A good friend, a cup of coffee between days of his dialysis, and, an old scrapbook can sometimes make for a magnificent "Glory Days" of baseball story. After enjoying a cup of Joe at Jim's in Bethany (Oklahoma) with my friend Harold Billen, some glory days stuff from 1952 was discovered and certainly worth documenting and sharing with the world as it is now and will be in the days to come.
I'll be danged if ole Harold's brother Clarence (aka Corky) didn't receive a golden aged baseball contract offer from the St. Louis Cardinals. Now this has always been a dream of mine and many of other young men that has never came true. Just go figure how a young twenty year old would feel about getting a letter in the mail from the Cardinals asking you to play for them. I'm getting re-excited about my old kids life dream just thinking about it.
Problem was for Corky, another letter arrived in his pile of mail on that same day in that same box. It was a draft notice from our great Uncle Sam. What a predicament of boyhood dreams vs. the call of duty for Corky. Much like most young men of valor in the early 1950's, Corky signed up with the United States Air Force while playing ball for the Cardinals was reduced to the dream it is and has been for many like me.
Luckily for Corky, Uncle Sam strategized the utilization of America's Game to build public relations within the less hostile countries where many of our young men of war time were based. Ole Corky was assigned to the 42nd Equipment Repair Squadron, 6208th Depot Wing on the now defunct Clark Air Force Base which was located sixty miles north of Manila in the Philippine Islands. His assignment was not only relative to his highly trained ability to repair airplanes but also word was up that this young man from Oklahoma could play some ball. Sort of a dual recruiting and assignment process by his superior officers in charge.
With a lot of hard work to be done and a little downtime to be had, Corky was afforded opportunity to play ball once again. Not only playing but becoming a noble champion of the Clark Air Force Base Red Raiders under Manager and Master Sergeant Larry Linton.
Within the 1952 championship season for the Raiders, Corky hit the "Shot Unheard Of Around The World." Although a huge walk-off blast to right field with comparison to Lou Gehrig's home run hit in the same stadium near twenty years earlier, it has mostly gone unrecognized and unheard of until you just read of it now. Despite the lack of remembrance and recognition of such a magnificent moment in baseball's time, seems Corky was fulfilling the foreign relations strategy implemented by our great Uncle Sam that he proudly served in 1952.
An unidentified writer with the Sunday Times shared on April 13, 1952: "A spectacular home run over the right field fence (where the late Lou Gehrig blasted the sixth homer at Rizal ball park in 1934) in the last half of the ninth inning made a hero out of left fielder Clarence "Corky" Billen, who won the game for the 6208th Depot Wing Raiders against the highly favored Canlubang Sugar Barons, 4-3, in yesterday's lone Manila Baseball League encounter at Rizal diamond.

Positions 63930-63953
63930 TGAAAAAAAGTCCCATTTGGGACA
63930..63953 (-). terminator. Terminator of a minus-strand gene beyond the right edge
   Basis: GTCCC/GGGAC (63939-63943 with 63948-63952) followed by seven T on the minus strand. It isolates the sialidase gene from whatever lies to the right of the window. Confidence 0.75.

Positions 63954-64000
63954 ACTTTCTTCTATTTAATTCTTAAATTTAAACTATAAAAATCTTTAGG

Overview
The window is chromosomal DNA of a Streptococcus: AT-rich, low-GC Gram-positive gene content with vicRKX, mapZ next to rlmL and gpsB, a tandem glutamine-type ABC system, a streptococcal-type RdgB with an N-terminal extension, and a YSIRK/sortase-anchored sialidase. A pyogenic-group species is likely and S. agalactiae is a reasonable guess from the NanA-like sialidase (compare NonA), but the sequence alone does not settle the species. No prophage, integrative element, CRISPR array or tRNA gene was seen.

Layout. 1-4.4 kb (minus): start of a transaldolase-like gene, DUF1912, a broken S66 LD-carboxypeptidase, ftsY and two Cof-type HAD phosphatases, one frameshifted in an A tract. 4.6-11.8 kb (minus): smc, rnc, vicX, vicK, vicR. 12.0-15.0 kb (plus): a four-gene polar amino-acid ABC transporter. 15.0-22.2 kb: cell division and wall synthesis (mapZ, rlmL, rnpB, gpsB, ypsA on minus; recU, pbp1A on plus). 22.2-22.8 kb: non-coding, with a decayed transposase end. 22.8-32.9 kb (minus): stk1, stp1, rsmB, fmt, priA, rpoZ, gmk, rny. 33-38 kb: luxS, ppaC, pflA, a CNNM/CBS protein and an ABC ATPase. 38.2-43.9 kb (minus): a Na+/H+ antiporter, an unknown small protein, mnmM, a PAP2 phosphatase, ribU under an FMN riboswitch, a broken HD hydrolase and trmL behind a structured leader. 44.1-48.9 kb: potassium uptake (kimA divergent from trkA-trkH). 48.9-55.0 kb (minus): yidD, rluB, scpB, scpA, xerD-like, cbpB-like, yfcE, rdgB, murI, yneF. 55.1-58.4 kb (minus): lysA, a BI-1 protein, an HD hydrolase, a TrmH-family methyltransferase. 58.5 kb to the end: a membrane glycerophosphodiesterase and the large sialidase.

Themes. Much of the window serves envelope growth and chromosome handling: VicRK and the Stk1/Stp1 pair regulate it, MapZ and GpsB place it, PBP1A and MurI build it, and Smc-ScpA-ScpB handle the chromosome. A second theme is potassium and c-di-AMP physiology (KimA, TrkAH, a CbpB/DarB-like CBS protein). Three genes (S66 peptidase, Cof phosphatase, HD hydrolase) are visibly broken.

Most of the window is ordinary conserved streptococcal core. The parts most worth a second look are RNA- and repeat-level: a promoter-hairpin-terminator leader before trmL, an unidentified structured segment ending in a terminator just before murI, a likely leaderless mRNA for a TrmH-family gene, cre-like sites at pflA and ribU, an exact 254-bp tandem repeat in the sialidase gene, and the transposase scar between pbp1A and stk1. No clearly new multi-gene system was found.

With one down, Billen, a 21 year-old outfielder who entered the game in the fifth frame, won the game for the soldiers by clouting a home run over the right field fence in the last half of the ninth. The ball landed against the wire over the wall where the late Lou Gehrig slammed out his second home run on December 10, 1934."
Clark Air Force Base Public Information Office released a presser on such an impressive shot to right field. It was distributed "For Immediate Release" and included detailed descriptive of Billen's home run as follows:
"By blasting a spectacular home run in the bottom of the ninth far over the right field retaining wall at Rizal Memorial Stadium, Manila, Raider substitute left fielder Clarence "Corky" Billen, son of Mr. and Mrs. C.C. Billen, 25 East Edwards St., Edmund (Edmond), recently entered the 6208th Depot Wing Sports Hall Of Fame by breaking a tie (3-3) with the powerful Canlubang Sugar Barons to boost his team into second place in the 1952 Manila baseball pennant race."
The 21-year-old Oklahoma's circuit clout, almost as high as it was long, landed near the spot where the late Lou Gehrig recorded the sixth homer at Rizal Park on December 10, 1934.
Billen entered the crucial Raider tilt in the fifth inning.
With searing summer temperatures reaching 97.8 degrees in Manila (the hottest since 1948) the American servicemen found it tough going by the end of the ninth, but used no substitute pitcher for Big B (aka Ballard Branham).
Off to a strong start, the Raiders chalked up two tallies in the first inning. After five futile innings, the Sugar Barons broke into the scoring column with one run in the sixth and two in the seventh. In the top half of the ninth, the Sweeties threatened to score on two hits, but Baron Second Baseman Julve was trapped at third to end the inning.
Billen, a holder of an airman third class rating in the U.S. Air Force, is now assigned to the 42nd Equipment Repair Squadron, 6208th Depot Wing on Clark Air Force Base, located 60 miles north of Manila."